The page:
Anna, a young Polish novitiate, is about to take her vows, but before doing so, her superiors demand that she pay a visit to her single surviving family member—an aunt whom she’s never met.
Wanda turns out to be a sullen, hard-drinking woman who informs Anna almost immediately on arrival that her real name is Ida Lebenstein. She’s Jewish, and her parents were murdered during World War II.
Ida has been in the convent since infancy and knows very little about the world. She seems astonished simply to be traveling on a bus, and it takes a while for her to digest this new information about herself and the evils of the wider world.
Wanda agrees to help her niece find her parents’ burial site—a mission that takes them to the bedraggled farmhouse Ida’s parents once owned. It’s now inhabited by God-fearing Poles who claim that “Jews never lived here.” Wanda knows they're lying, and they know she knows.
Wanda has an even darker past to deal with. Not only did she lose her sister and son during the Holocaust, but after the war she was a prosecutor who conferred death sentences on a number of Polish soldiers resisting the communist regime. Now she’s a small-town judge, hanging around in bars and bringing men home at night.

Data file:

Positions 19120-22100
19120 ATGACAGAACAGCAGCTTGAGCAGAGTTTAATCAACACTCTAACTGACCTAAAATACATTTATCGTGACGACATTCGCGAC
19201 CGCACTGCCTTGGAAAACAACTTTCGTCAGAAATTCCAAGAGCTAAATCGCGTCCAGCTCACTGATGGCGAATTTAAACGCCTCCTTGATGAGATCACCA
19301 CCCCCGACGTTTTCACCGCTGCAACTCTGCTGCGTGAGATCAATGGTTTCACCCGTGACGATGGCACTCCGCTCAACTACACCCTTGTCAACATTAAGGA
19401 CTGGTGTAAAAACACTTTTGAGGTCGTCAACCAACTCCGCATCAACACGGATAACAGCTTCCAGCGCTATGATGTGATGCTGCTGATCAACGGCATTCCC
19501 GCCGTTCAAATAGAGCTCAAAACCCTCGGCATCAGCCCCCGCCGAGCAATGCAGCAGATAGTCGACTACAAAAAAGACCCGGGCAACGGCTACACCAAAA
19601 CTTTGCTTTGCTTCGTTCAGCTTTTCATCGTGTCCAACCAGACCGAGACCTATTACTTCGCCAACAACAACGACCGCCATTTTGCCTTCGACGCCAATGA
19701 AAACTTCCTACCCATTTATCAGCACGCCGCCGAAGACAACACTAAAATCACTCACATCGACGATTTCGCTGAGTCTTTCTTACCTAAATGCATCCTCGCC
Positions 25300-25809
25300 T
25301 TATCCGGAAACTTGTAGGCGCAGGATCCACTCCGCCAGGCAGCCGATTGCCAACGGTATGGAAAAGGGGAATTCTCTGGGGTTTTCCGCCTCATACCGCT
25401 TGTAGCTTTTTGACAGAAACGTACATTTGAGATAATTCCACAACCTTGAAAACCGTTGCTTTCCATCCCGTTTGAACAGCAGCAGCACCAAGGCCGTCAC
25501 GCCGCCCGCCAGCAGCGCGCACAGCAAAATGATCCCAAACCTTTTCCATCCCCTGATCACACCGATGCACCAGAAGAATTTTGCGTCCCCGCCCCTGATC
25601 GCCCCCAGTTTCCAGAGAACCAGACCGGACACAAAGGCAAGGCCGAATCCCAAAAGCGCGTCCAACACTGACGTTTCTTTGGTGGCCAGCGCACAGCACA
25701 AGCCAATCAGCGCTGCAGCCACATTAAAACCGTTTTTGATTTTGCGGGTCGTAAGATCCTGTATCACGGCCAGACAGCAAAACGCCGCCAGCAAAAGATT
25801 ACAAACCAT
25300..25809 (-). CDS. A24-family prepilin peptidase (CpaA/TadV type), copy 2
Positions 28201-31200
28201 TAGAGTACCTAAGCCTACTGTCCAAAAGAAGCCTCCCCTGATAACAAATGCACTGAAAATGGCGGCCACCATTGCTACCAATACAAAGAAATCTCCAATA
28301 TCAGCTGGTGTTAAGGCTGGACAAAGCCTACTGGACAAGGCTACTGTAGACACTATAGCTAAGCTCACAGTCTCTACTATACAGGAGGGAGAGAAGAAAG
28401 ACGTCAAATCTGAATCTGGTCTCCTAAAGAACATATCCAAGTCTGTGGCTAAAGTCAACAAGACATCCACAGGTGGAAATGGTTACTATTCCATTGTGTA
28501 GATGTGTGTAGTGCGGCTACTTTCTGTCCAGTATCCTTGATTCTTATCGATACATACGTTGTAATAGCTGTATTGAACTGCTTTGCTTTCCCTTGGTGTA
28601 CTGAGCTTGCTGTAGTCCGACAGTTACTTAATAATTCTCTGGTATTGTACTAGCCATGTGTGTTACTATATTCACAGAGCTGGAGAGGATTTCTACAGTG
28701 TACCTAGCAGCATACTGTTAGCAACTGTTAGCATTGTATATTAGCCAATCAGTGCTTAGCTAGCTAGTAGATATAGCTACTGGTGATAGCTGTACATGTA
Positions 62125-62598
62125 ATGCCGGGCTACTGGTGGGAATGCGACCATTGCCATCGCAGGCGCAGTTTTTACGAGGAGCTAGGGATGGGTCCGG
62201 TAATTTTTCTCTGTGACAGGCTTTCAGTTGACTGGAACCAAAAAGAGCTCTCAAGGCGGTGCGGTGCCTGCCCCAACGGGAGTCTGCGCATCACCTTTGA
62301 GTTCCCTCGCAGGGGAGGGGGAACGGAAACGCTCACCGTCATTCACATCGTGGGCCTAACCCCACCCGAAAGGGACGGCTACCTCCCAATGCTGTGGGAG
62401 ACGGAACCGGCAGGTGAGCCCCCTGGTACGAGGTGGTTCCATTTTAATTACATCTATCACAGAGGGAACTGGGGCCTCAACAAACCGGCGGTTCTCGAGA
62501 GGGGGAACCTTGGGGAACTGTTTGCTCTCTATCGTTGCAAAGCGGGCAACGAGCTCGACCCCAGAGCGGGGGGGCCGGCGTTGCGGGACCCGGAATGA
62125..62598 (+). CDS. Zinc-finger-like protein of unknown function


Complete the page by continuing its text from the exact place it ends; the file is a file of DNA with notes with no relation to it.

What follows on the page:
The story grows a shade lighter when Wanda picks up a young hitchhiker with a saxophone in his case. Ida takes a fancy to him, though it’s hard to discern through the deer-in-the-headlights expression that seems to be planted on her face.
The film’s black-and-white cinematography is extraordinary, and the pace is slow enough to allow us to savor it scene by scene. Forests, crumbling buildings, Wanda’s stylish apartment, city streets, a well-lit dance hall. The luminosity of the footage acts as a welcome counterweight to the sometimes grim drift of the plot. We see the world afresh through Ida's limpid but strangely unfathomable eyes, both the good and the bad. And in the lines of Wanda’s jaded but expressive face we see decades of unexpressed agony, guilt, and disappointment.